I completed the application form and handed it into my local Samaritans branch and I was very quickly invited to attend an interview. Although there hadn’t been any questions on the application form about criminal records, I was fairly sure that I’d be asked about them at the interview but I wasn’t. There was a part of me that wanted to say something but I decided to just ‘go with the flow’ and tell them when I was asked.

I felt my interview had gone well and I was delighted to hear that I’d been successful and was invited to start my formal training. I was told that a pack of information would be sent to me setting out details of the training programme and telling me what I needed to bring to the first session. When I received this a couple of days later, reality hit.

I was told that although there’d be an introduction session where we’d introduce ourselves to each other, the main aim of the morning would be to do admin and form filling including completing the paperwork for our enhanced DBS checks!! I knew instantly that I needed to disclose my conviction before I got this far – I couldn’t bear the thought of meeting new people and getting excited and motivated by the role only to be turned down once they’d seen my DBS. So with some trepidation, I arranged to go and meet with the manager of my local branch.

The first thing I did as I sat down with her (Jean) was to apologise for not having had this conversation sooner. I was so nervous that my palms were sweating like mad but my mouth was so dry I could barely speak. Jean offered me a glass of water and told me to take my time. At the end of my disclosure she said:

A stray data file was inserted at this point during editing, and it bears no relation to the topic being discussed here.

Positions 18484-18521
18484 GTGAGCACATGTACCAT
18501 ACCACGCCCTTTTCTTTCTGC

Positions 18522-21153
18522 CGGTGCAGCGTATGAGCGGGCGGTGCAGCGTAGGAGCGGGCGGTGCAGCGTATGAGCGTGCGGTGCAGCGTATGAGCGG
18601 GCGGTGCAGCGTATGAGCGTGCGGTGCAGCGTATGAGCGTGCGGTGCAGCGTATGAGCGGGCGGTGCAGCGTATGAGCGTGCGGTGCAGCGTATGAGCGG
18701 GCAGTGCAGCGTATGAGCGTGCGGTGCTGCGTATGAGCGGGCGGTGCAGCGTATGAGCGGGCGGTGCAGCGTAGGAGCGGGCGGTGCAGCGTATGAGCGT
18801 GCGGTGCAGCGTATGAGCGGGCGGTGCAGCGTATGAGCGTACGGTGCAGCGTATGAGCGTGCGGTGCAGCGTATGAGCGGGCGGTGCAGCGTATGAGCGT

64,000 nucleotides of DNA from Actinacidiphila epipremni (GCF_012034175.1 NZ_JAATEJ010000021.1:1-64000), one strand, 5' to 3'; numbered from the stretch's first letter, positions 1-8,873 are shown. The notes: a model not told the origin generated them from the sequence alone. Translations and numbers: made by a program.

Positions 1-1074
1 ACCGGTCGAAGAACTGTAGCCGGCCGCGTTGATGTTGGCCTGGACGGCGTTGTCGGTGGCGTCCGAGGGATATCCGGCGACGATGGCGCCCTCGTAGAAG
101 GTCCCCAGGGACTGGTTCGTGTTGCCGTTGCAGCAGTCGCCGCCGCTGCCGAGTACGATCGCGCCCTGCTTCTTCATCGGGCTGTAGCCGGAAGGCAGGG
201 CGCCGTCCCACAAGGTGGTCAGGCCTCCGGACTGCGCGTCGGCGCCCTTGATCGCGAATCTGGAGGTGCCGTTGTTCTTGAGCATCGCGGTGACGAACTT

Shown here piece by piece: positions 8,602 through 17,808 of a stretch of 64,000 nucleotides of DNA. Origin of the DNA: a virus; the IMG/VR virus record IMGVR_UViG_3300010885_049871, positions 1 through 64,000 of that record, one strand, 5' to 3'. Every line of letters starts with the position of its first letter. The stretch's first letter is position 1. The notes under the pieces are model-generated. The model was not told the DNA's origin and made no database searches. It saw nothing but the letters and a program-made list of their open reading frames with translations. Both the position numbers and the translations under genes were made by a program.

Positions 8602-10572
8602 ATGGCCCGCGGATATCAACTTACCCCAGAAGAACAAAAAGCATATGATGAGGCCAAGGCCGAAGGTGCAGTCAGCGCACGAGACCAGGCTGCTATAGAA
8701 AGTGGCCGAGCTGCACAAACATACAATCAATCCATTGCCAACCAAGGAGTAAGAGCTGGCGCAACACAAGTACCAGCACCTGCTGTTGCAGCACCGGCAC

Well that wasn’t too bad was it?

She went on to explain that there were no blanket bans on any offences for listening volunteers and that all criminal records were assessed on a case by case basis. She asked me about any restrictions/conditions I had and thanked me for being so upfront and honest. She encouraged me to go along to the first session, fill in my DBS form and meet the others.

I really enjoyed my training although at times it could be mentally draining and the more I did the more I realised how devastated I’d be if I was rejected as a result of my DBS check.

When the certificate came back, I was invited to another meeting to discuss its contents before being told that the Samaritans had no problem with me being a listening volunteer.

I’m sure there are people out there that will be alarmed to hear that somebody with a criminal record has been accepted as a volunteer. Let me reassure you – I don’t pose any risk to anybody I work with or listen to and I’m sure that the rigorous training I’ve been put through by the Samaritans would have highlighted any concerns they had. Many of the people I listen to are so desperate that they are considering ending their lives – if you were that person wouldn’t you just want someone to listen to you, would it matter that they’d made a mistake themselves in the past.

By George  (name changed to protect identity)

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“Acceptance was the answer to my problems” – Getting into university with an unspent conviction